Saville set to shoot relationships dramedy

07 January, 2015 by Don Groves

Madman’s Nick Batzias and writer-director Matthew Saville have been keen to work together again since Madman released Saville’s 2003 telemovie Roy Hollsdotter Live and his 2007 crime thriller Noise.

After years of development they’ll start shooting A Month of Sundays, a comedic relationships drama starring Anthony LaPaglia, Justine Clarke, Julia Blake and John Clarke, in Adelaide on January 12.

Advertisement

LaPaglia plays Frank Mollard, a real estate agent whose life takes an unexpected turn when he receives a call from his dead mother, sending him on a journey of redemption. Justine is his estranged wife, with John Clarke as his boss/friend and Blake as the woman at the heart of a life-changing new relationship. Indiana Crowther plays Frank’s teenage son.

Saville, whose last feature was Felony, wrote the screenplay, inspired by his family’s experiences. It’s the first narrative feature from Madman Production Company, produced by Batzias and Kirsty Stark, who collaborated on the web series Wastelander Panda commissioned by ABC iview.

“We have always loved A Month of Sundays having been involved since script development many years ago," Batzias, who is Madman’s head of production, tells IF.

“The project had been delayed initially and the opportunity arose to come on board the project and refashion it a little. It was an opportunity too good for Matt and me to ignore.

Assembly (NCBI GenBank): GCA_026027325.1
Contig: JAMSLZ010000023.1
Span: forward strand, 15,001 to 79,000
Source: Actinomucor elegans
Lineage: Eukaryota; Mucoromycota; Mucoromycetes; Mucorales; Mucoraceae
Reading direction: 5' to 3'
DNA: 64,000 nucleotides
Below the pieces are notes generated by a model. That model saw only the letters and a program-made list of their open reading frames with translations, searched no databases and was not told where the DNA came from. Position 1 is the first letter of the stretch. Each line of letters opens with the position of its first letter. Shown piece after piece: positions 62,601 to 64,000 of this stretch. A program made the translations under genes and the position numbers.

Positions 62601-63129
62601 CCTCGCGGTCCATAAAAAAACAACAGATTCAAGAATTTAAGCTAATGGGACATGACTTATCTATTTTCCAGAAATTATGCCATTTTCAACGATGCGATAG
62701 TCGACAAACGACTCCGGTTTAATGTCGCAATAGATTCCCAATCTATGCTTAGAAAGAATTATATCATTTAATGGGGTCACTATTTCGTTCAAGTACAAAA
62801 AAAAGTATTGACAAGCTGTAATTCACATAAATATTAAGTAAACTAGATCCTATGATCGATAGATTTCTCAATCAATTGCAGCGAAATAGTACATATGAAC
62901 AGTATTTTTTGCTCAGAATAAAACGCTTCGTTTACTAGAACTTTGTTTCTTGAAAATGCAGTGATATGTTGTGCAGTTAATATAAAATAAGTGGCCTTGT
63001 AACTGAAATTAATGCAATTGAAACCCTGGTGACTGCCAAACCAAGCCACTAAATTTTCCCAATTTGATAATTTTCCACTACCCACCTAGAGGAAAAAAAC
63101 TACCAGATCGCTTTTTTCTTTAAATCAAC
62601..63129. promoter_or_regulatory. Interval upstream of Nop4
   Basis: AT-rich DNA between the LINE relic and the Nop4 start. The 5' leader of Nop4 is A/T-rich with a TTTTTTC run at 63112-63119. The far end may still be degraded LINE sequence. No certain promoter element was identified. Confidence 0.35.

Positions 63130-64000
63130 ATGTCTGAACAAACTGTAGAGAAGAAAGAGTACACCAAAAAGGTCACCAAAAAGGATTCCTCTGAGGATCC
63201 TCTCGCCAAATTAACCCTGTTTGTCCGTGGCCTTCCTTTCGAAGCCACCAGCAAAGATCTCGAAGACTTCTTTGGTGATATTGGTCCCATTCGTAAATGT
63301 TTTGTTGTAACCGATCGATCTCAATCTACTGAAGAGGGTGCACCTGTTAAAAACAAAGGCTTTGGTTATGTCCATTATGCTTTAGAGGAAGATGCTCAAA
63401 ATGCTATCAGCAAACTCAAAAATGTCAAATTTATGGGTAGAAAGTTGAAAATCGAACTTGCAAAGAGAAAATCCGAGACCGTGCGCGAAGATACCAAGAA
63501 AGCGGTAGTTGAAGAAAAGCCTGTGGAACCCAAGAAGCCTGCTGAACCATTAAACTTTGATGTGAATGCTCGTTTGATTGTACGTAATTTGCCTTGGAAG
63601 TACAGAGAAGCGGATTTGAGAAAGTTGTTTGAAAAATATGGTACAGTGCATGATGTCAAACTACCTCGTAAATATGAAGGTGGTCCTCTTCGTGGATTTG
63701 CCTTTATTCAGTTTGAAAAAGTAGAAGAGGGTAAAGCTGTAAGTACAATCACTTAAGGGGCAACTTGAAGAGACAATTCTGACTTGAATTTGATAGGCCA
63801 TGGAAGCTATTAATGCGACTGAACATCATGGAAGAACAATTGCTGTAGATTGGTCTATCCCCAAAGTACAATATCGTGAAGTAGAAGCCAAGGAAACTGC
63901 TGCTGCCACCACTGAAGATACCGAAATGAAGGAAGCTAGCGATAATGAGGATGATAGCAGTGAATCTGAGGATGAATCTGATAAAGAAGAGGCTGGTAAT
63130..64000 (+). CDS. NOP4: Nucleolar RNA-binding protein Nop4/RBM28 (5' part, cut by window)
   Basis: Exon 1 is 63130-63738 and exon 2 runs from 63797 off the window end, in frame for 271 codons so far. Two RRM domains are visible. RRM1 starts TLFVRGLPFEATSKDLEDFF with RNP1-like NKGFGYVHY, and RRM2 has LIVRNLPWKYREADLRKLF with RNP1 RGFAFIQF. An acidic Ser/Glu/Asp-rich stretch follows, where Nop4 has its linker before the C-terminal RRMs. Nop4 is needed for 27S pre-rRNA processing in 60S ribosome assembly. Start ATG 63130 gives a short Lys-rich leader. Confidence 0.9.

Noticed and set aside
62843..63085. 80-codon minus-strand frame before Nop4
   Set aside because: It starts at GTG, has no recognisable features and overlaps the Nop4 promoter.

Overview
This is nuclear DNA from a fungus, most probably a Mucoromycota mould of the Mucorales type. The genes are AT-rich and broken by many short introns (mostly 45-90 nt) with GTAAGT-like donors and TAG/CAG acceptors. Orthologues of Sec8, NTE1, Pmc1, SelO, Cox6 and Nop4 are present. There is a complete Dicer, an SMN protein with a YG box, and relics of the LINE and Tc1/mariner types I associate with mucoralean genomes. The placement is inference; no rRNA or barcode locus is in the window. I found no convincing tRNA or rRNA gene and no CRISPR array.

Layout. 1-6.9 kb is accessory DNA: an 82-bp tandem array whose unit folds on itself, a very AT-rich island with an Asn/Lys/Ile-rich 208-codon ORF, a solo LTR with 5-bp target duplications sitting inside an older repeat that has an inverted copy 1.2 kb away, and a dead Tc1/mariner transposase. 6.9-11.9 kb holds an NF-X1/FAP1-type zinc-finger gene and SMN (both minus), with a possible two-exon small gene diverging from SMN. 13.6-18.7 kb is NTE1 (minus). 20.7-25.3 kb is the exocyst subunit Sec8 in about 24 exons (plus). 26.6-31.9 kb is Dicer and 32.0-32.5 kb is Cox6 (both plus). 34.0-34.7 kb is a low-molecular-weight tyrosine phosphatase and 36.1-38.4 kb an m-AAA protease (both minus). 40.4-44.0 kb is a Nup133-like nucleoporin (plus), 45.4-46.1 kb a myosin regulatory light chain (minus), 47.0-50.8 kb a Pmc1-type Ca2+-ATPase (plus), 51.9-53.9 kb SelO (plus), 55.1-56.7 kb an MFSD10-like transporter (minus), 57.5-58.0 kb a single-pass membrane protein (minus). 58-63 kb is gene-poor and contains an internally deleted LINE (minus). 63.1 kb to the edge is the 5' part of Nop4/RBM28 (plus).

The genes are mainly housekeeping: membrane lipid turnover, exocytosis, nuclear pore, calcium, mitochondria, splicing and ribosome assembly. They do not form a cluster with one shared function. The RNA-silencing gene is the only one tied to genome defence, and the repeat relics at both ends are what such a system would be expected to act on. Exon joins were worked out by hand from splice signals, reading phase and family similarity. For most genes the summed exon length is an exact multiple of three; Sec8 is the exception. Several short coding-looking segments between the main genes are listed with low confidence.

“Development is a tricky beast to manage – you never know which projects are going to get the most impetus soonest. We were attracted to A Month of Sundays because it is a great project, not because it would necessarily be our first narrative feature. It just so happens that here we are making it.”

The investors include Screen Australia, South Australian Film Corporation and the Adelaide Film Festival, and Voltage Pictures is handling international sales.

Madman Productions has completed That Sugar Film, a feature-length doc directed by Damon Gameau, which investigates the health risks of the world’s most dominant food and suggests how people can live without it.

The film, which follows Gameau as he consumes the equivalent of 40 teaspoons of sugar a day, almost five times the daily recommended amount, for 60 days, will premiere in March with event screenings around Australia featuring Damon and health experts.
.

 

 

 

 

 

 

.